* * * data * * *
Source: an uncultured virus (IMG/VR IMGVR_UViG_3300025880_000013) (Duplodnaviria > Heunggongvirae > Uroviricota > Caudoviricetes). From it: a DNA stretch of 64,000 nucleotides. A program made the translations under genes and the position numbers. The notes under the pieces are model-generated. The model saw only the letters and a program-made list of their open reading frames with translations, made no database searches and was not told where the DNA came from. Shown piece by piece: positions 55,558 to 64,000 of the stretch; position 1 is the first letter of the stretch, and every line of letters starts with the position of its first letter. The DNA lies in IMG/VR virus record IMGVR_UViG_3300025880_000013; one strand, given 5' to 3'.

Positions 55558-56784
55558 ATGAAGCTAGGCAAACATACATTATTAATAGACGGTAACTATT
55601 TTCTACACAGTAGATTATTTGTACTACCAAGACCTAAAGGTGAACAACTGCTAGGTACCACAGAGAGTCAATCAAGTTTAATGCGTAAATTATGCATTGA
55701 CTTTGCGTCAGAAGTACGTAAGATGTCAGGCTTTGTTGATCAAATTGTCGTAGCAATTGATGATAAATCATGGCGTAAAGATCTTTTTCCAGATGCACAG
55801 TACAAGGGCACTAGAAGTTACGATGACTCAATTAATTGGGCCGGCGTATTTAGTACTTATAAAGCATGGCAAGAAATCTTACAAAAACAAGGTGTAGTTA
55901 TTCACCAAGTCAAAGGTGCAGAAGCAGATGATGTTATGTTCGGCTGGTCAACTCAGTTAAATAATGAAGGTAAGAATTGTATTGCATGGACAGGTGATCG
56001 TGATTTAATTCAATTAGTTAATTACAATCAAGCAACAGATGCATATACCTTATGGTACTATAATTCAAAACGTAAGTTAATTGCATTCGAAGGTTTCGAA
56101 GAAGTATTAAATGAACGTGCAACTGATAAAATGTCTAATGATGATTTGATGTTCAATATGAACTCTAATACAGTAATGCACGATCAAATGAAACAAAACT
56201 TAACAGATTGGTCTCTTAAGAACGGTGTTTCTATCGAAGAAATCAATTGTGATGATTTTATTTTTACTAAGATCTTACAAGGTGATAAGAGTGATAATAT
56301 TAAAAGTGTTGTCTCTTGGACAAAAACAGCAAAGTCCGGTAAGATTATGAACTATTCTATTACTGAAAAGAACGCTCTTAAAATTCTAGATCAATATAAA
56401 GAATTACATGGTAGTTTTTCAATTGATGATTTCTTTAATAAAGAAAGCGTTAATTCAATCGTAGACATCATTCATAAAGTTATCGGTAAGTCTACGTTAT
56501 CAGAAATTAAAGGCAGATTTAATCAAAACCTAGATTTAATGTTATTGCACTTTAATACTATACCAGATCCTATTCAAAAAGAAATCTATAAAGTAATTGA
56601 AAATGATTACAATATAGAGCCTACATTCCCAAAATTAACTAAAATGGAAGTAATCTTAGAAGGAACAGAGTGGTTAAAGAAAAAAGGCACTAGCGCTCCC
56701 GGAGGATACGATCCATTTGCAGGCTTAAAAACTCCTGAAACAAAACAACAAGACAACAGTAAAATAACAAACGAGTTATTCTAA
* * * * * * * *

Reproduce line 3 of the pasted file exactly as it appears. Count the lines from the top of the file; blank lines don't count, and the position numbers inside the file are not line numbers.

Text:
55558 ATGAAGCTAGGCAAACATACATTATTAATAGACGGTAACTATT